Bloomberg’s article, titled “Greek Startups Say Tsipras’ Taxes Are One More Reason to Leave,” states that a new round of tax increases may be “the last straw for fledgling companies with dreams of making it big.”
The article interviews a number of investors, such as Vassilis Sioros, chief executive officer of Ardustech P.C., a small company with big plans for the use of olive oil in the pharmaceuticals, food and cosmetics industries. “The state can invest without giving money by allowing startups to pay no tax or social security contributions for one year, or at least reduce them,” he says, adding that this would give startups a lease of life.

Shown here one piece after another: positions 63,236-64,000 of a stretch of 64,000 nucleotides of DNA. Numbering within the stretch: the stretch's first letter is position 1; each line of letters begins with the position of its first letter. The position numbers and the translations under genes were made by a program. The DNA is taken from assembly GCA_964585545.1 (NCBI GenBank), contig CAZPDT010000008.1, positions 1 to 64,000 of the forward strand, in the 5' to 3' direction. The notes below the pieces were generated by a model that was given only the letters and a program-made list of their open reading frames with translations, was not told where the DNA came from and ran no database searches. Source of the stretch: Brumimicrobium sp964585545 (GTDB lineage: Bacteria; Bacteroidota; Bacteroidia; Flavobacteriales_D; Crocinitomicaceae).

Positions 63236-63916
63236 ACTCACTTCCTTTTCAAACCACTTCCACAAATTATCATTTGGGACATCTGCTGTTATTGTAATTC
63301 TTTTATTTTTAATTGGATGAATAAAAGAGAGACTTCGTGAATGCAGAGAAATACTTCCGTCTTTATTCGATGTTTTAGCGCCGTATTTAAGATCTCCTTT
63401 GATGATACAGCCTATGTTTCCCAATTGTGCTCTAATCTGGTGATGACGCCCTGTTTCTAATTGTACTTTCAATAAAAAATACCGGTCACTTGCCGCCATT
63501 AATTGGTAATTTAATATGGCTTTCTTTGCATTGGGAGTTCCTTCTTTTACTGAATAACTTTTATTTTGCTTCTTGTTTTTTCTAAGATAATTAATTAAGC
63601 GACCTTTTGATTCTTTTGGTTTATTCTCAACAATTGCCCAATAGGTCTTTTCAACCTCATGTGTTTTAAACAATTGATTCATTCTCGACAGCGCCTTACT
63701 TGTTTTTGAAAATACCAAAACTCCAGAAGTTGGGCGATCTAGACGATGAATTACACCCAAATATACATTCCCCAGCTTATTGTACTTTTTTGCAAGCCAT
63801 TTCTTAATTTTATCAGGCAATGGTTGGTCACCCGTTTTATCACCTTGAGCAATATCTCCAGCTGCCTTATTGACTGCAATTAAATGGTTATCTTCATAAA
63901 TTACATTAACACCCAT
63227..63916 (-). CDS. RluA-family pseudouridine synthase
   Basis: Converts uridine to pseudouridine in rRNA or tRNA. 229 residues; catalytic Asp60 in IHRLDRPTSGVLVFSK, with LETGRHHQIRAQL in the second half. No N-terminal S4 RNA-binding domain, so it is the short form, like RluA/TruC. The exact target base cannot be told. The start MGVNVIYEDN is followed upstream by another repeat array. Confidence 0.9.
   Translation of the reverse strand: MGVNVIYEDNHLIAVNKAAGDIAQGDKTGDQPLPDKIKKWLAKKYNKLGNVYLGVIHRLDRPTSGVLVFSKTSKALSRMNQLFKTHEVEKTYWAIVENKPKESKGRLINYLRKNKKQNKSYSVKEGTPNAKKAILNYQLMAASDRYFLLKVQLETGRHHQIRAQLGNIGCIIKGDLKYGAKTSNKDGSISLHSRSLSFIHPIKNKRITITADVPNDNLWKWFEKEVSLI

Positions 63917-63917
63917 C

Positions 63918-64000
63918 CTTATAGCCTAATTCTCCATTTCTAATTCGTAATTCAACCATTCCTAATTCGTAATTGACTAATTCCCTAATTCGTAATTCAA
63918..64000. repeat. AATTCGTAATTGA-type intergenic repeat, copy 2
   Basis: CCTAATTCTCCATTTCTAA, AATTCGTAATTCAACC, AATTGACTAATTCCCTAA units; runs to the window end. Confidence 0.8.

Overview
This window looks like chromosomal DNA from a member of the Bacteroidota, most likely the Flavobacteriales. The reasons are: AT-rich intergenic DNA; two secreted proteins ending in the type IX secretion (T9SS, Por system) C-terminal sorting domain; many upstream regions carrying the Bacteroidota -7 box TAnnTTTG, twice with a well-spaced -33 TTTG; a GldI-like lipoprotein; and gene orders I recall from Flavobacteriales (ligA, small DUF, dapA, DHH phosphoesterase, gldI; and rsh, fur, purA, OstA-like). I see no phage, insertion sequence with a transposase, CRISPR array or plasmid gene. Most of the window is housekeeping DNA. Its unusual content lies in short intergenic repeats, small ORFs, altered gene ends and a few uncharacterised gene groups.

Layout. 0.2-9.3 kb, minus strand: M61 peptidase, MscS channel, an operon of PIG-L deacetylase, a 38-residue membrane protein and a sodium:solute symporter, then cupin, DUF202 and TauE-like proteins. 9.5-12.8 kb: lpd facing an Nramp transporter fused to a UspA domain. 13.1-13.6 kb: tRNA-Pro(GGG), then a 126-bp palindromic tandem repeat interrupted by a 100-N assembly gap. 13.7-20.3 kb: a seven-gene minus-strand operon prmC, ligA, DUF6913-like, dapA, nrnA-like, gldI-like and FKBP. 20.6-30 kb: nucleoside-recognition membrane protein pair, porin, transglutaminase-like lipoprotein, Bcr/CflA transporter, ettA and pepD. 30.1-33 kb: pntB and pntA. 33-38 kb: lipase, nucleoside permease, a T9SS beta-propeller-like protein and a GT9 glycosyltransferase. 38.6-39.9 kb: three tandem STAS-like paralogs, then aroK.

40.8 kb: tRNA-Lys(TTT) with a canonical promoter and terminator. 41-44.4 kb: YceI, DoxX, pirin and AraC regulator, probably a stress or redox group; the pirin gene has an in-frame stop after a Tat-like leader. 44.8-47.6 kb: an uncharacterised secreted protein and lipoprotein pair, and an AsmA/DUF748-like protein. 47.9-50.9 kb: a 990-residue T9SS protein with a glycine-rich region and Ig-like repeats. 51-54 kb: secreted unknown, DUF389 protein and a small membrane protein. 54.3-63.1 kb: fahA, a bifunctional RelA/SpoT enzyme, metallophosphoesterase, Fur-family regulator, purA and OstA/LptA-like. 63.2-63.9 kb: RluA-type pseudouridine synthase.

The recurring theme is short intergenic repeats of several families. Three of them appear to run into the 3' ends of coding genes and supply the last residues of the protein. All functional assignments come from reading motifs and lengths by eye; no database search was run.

“Greece has competitive advantages for startups, such as excellent and internationally recognized scientists and engineers, and low personnel costs and operating expenses,” said Vassilis Stivaktakis, chief executive officer and founder of OSEVEN smartphone-only solutions for insurers to collect accurate data on drivers. “However, the overall economic picture of Greece weakens these advantages in the eyes of investors.”
Though startups are a key piece for the revival of Greece’s economy that has shrunk by a quarter, the environment is difficult. The latest tax increases as part of a deal agreed to with Greece’s creditors in May may further dampen Greece’s economy.